Legally Speaking - September 2017

MSHA Changes Could Make a Real Difference

As the Mine Safety and Health Administration (MSHA) gets new leadership, what changes are in store? Over 40 years, technologies, safety records and industry economics have changed dramatically, but MSHA has not always kept up.
Here are some suggestions that could make a difference.

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Legally Speaking - July-August 2017

The Importance of Clarifying Employee ‘Impairment’ As Marijuana Laws Evolve

As more states continue to legalize marijuana for medicinal purposes and even recreational use, employers’ rights and responsibilities are beginning to change. The mere detection of marijuana in a urine sample may not justify discharge in some states. Proof of impairment may be needed. Even in those states where impairment is not the focus, the wording in an employer’s policies prohibiting drug use in the workplace may unintentionally require impairment as a necessary element for discharge. Proving impairment from marijuana usage is not a simple matter determined by a urine test. Something more is required.

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Legally Speaking - June 2017

How Do You Represent Yourself When Challenging MSHA Citations?

Picture this. Your mine gets a Mine Safety and Health Administration (MSHA) citation you do not agree with for a variety a reasons. The problem is, it’s been assessed at $200 and you cannot justify hiring counsel to defend the company for a citation with such a small penalty.

Many operators feel they do not have the resources or the knowledge to defend the company in this situation. Here’s a recent story that might inspire you. Buzzi Unicem USA operates a small limestone pit in Tennessee. Early one March morning, an MSHA inspector arrived and issued a citation for failing to maintain sufficient illumination in the area where the barges are docked. The secretary sought a penalty of $100 for the alleged violation.

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Legally Speaking - May 2017

Trump’s Executive Order on the Clean Power Plan Signals Potential Shifts in Coal Industry

In the last Legally Speaking column of Coal Age, author Jason Moore discussed the expectation that President Donald Trump would sign an executive order concerning the Clean Power Plan (CPP) — an Obama administration policy focused on significantly reducing carbon pollution to address climate change — in the very imminent future, as well as some of the anticipated impacts. As expected, President Trump issued an executive order on March 28 entitled the “Energy Independence Executive Order.” This order comes as no surprise given Trump’s repeated promise during his campaign about his intention to dismantle the CPP entirely.

The executive order issues the following directive: “The heads of agencies shall review all existing regulations, orders, guidance documents, policies, and any other similar agency actions (collectively, agency actions) that potentially burden the development or use of domestically produced energy resources, with particular attention to oil, natural gas, coal and nuclear energy resources.” Specifically, Scott Pruitt, Environmental Protection Agency (EPA) administrator, is directed to “immediately take all steps necessary” to review the CPP, “and, if appropriate, shall, as soon as practicable, suspend, revise, or rescind the guidance, or publish for notice and comment proposed rules suspending, revising or rescinding” the CPP. Following the order’s issuance, Pruitt signed a Federal Register notice announcing that the EPA was reviewing and, “if appropriate, will initiate proceedings to suspend, revise or rescind the Clean Power Plan.”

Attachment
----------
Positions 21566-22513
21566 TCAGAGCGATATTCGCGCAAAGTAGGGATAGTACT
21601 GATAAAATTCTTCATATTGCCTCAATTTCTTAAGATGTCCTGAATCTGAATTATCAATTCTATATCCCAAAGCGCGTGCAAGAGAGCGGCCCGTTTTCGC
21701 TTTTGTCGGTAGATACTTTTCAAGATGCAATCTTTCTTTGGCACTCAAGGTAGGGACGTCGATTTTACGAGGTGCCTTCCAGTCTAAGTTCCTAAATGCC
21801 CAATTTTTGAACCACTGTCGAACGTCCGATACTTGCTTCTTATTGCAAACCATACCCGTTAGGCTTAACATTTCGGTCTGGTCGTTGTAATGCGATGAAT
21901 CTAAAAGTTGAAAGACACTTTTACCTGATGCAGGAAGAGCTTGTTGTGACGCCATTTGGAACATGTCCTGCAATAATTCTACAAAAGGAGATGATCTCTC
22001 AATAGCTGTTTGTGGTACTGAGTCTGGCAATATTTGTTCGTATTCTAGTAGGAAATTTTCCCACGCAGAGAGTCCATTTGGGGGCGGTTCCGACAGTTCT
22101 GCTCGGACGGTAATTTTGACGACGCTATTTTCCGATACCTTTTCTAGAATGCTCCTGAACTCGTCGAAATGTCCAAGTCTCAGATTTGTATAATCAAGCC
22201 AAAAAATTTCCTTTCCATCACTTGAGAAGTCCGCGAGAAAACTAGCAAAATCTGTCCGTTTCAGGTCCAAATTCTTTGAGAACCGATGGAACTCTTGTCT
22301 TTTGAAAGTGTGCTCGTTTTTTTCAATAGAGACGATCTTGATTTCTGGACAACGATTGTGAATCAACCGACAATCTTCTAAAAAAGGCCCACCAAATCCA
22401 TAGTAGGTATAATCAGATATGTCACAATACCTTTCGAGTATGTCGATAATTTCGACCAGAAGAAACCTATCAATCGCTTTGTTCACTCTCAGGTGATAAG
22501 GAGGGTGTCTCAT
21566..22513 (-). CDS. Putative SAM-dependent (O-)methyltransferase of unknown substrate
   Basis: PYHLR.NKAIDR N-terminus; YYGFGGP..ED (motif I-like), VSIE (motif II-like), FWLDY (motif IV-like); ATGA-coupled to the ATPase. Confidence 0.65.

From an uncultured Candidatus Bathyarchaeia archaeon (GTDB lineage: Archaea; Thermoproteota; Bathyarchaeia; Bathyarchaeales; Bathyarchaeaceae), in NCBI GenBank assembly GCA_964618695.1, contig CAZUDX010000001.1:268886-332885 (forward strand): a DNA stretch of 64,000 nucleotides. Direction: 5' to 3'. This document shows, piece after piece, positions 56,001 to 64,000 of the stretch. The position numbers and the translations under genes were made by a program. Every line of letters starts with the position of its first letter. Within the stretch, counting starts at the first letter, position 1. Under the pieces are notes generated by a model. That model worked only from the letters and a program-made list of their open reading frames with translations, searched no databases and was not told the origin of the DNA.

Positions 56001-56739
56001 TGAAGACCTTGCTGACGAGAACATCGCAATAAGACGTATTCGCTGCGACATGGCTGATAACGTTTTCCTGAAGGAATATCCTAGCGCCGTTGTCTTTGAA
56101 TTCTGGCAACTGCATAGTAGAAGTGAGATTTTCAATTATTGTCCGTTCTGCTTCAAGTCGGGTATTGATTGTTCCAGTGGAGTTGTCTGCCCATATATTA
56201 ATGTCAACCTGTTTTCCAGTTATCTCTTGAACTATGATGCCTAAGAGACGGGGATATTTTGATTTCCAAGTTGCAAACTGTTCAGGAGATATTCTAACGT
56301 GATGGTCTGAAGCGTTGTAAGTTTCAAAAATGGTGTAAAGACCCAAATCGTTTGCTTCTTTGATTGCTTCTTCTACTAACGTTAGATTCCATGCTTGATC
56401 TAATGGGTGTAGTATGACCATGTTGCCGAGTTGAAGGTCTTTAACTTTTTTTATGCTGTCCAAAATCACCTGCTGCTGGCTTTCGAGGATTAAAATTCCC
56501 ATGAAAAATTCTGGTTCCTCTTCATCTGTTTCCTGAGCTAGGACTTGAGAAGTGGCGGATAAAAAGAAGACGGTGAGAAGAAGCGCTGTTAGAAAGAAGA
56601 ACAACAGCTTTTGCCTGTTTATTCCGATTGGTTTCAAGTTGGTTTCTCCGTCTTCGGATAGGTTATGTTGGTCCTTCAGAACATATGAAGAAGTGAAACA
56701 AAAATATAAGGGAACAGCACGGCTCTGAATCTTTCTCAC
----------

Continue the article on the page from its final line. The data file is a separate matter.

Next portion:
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The Trump Transition

Recent actions by President Trump and Congressional Republicans strongly indicate that the president intends to make good on repeated promises to take dramatic action to revitalize the coal industry. Perhaps most important among these recent steps, last month President Trump signed legislation to kill the so-called Stream Protection Rule. The action permanently revokes the U.S. Interior Department’s Office of Surface Mining’s Stream Protection Rule (SPR), a regulation finalized in the last days of the Obama administration, which sought to protect waterways from coal mining waste.

Congress approved the killing of the rule via the Congressional Review Act (CRA), a 1996 law seldom used until recently, which allows Congress to end administrative restrictions placed by executive agencies in a prior administration. The CRA further prohibits Congress from passing similar legislation in the future. Although the demise of the SPR does little to directly bolster coal production, it does provide welcome relief from burdensome regulatory requirements for an industry already suffering from regulatory pressure and a market downturn.

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